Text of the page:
Fishing communities are potentially suitable for Human immunodeficiency virus (HIV) efficacy trials due to their high risk profile. However, high mobility and attrition could decrease statistical power to detect the impact of a given intervention. We report dropout and associated factors in a fisher-folk observational cohort in Uganda.
Human immunodeficiency virus-uninfected high-risk volunteers aged 13–49 years living in five fishing communities around Lake Victoria were enrolled and followed every 6 months for 18 months at clinics located within each community. Volunteers from two of the five communities had their follow-up periods extended to 30 months and were invited to attend clinics 10–40 km (km) away from their communities. Human immunodeficiency virus counseling and testing was provided, and data on sexual behaviour collected at all study visits. Study completion was defined as completion of 18 or 30 months or visits up to the date of sero-conversion and dropout as missing one or more visits. Discrete time survival models were fitted to find factors independently associated with dropout.
A total of 1000 volunteers (55 % men) were enrolled. Of these, 91.9 % completed 6 months, 85.2 % completed 12 months and 76.0 % completed 18 months of follow-up. In the two communities with additional follow-up, 76.9 % completed 30 months. In total 299 (29.9 %) volunteers missed at least one visit (dropped out). Dropout was independently associated with age (volunteers aged 13–24 being most likely to dropout), gender [men being more likely to dropout than women [adjusted hazard ratio (aHR) 1.4; 95 % confidence interval (CI) 1.1–1.8)], time spent in the fishing community (those who stayed <1 year being most likely to dropout), History of marijuana use (users being more likely to dropout than non-users [1.7; (1.2–2.5)], ethnicity (non-Baganda being more likely to dropout than Baganda [1.5; (1.2–1.9)], dropout varied between the five fishing communities, having a new sexual partner in the previous 3 months [1.3 (1.0–1.7)] and being away from home for ≥2 nights in the month preceding the interview [1.4 (1.1–1.8)].
Despite a substantial proportion dropping out, retention was sufficient to suggest that by incorporating retention strategies it will be possible to conduct HIV prevention efficacy trials in this community.
...The results suggest a number of factors that are associated with dropout from the fisher-folk cohort including young age, male gender, ethnicity, having a new sexual partner, time spent in the fishing communities, being away from home for ≥2 nights and marijuana use. Consistent with other studies in the neighbouring fishing  and non-fishing communities [9, 10], USA  and Brazil , study dropout was associated with age, with those in the youngest age group (13–24) being most likely to dropout. Since there were nearly equal proportions of men (49 %) and women (51 %) in this age group, this could be due to both looking for work and new relationships.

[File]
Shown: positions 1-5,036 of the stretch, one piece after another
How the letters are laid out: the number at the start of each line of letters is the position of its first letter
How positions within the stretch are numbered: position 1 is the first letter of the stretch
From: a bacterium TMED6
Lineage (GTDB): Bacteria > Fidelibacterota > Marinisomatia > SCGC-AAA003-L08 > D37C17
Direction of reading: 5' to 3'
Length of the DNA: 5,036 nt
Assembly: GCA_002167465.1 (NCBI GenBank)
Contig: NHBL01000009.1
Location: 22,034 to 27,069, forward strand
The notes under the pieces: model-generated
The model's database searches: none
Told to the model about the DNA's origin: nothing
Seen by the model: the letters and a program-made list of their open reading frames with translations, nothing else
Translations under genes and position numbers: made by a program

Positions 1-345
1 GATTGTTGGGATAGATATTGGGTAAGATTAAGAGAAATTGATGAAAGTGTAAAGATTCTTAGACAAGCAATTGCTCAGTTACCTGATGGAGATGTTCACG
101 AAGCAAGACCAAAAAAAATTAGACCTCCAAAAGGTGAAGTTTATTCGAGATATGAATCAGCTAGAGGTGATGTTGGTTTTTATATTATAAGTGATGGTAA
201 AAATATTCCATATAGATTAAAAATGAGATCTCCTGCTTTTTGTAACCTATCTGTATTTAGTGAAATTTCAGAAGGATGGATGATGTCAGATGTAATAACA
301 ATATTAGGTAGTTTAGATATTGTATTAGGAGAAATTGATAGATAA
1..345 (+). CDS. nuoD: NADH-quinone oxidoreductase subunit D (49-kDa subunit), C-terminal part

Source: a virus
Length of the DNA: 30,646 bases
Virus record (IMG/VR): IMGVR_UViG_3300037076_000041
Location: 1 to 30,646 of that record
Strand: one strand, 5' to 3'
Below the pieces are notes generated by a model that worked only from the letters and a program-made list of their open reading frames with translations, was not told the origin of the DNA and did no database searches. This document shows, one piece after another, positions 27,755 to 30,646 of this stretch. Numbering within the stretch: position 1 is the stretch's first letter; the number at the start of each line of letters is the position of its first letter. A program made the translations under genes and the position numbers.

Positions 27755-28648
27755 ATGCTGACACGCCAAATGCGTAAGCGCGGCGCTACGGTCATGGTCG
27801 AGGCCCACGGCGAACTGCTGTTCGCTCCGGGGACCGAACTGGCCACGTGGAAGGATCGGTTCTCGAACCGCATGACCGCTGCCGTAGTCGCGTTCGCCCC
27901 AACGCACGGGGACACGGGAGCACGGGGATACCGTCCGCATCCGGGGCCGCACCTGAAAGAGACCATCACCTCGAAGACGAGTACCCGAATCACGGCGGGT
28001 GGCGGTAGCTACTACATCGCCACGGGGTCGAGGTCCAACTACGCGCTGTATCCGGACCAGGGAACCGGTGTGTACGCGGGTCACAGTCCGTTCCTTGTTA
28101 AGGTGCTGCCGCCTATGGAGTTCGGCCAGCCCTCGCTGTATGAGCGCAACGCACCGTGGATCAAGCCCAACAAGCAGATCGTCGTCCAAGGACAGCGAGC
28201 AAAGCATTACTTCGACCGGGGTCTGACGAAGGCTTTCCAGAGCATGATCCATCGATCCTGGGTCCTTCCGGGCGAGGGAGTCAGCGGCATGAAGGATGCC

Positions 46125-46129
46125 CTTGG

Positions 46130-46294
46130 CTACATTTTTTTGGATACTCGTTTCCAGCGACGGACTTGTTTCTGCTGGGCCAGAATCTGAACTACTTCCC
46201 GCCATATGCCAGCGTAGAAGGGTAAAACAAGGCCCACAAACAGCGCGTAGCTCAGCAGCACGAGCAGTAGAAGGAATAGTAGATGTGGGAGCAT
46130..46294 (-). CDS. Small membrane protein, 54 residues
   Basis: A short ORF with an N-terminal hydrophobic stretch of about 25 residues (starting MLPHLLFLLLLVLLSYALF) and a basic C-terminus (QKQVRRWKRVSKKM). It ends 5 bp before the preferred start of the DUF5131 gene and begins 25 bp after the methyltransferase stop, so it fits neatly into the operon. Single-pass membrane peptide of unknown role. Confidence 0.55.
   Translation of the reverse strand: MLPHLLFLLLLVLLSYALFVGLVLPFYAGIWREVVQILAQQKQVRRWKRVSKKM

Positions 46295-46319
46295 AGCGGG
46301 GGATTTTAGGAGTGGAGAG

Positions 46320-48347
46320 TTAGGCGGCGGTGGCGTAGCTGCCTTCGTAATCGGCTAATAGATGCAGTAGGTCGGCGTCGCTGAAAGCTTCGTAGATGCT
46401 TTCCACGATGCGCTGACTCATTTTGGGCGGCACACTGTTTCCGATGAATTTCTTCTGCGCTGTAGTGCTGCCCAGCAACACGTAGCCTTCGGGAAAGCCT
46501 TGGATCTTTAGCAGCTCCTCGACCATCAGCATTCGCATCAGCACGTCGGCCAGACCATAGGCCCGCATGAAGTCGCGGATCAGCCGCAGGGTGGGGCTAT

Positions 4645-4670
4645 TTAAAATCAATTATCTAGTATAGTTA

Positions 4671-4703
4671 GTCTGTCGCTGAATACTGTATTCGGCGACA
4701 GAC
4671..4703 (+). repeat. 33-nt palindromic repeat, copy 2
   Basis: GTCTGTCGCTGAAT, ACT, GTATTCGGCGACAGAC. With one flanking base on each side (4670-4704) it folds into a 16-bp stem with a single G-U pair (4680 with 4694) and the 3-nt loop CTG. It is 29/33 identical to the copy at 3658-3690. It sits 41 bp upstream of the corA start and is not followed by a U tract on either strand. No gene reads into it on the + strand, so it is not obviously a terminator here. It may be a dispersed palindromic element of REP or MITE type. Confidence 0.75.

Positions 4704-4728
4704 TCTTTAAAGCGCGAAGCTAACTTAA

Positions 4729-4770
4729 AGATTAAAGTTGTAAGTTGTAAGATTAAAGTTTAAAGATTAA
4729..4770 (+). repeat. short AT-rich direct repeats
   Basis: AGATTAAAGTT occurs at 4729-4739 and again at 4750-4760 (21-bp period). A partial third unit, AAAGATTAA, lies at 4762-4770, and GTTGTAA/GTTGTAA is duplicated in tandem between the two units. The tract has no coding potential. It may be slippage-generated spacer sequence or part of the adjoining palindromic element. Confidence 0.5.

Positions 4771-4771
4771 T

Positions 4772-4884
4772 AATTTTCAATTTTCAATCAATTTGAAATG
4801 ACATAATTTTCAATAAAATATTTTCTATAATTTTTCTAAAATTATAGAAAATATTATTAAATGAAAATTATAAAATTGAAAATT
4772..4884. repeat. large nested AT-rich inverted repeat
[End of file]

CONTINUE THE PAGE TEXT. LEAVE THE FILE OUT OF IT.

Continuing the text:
Dropping out was associated with the ethnicity of the volunteers, with non-Baganda being more likely to dropout. This has been indicated in the previous study further North of Lake Victoria . The majority of non-Baganda volunteers come from further afield, including neighbouring countries (Kenya, Tanzania and Rwanda) and some are traders and transporters who might spend relatively long periods away from the fishing communities. These were more likely to be involved in fishing or related activities compared to the Baganda who were likely to be engaged in small scale businesses. Furthermore, number of years spent in the fishing site was independently associated with study dropout, with those who have spent more than 1 year in the fishing communities being less likely to dropout. This further demonstrates that individuals who have lived in a community for a long time are more likely to be available for recruitment in prevention studies. Additionally these could easily be retained in study follow up. The finding that dropout was associated with use of marijuana is consistent with findings from cohorts in the USA  and Japan , where similar dropout rates were observed among illicit drug users.
In this cohort we ascertained the frequency of reporting a new sexual partner for both men and women and this was independently associated with cohort dropout. This is consistent with the results from the inland non-fishing community in which the reported number of lifetime partners was higher in those who changed residence to other neighboring villages and there was also more risky sexual behavior reported among those who changed residence . The fact that higher risk volunteers were more likely to drop out could lead to underestimation of HIV incidence in a prevention trial...
Full article at: http://goo.gl/fzVnth
By: Andrew Abaasa, Gershim Asiki, Juliet Mpendo, Jonathan Levin, Janet Seeley, Leslie Nielsen, Ali Ssetaala, Annet Nanvubya, Jan De Bont, Pontiano Kaleebu, and Anatoli Kamali
Uganda Research Unit on AIDS, Medical Research Council/Uganda Virus Research Institute (MRC/UVRI), P.O Box 49, Entebbe, Uganda
Uganda Virus Research Institute/International AIDS Vaccine Initiative (UVRI/IAVI)-HIV Vaccine Program, Entebbe, Uganda
London School of Hygiene and Tropical Medicine, London, UK
International AIDS Vaccine Initiative, New York, USA
Faculty of Health Sciences, School of Public Health, University of the Witwatersrand, Johannesburg, South Africa
Andrew Abaasa, Phone: 256 (0)417 704000, Email: gro.adnagucrm@asaabA.werdnA, Email: email@example.com.
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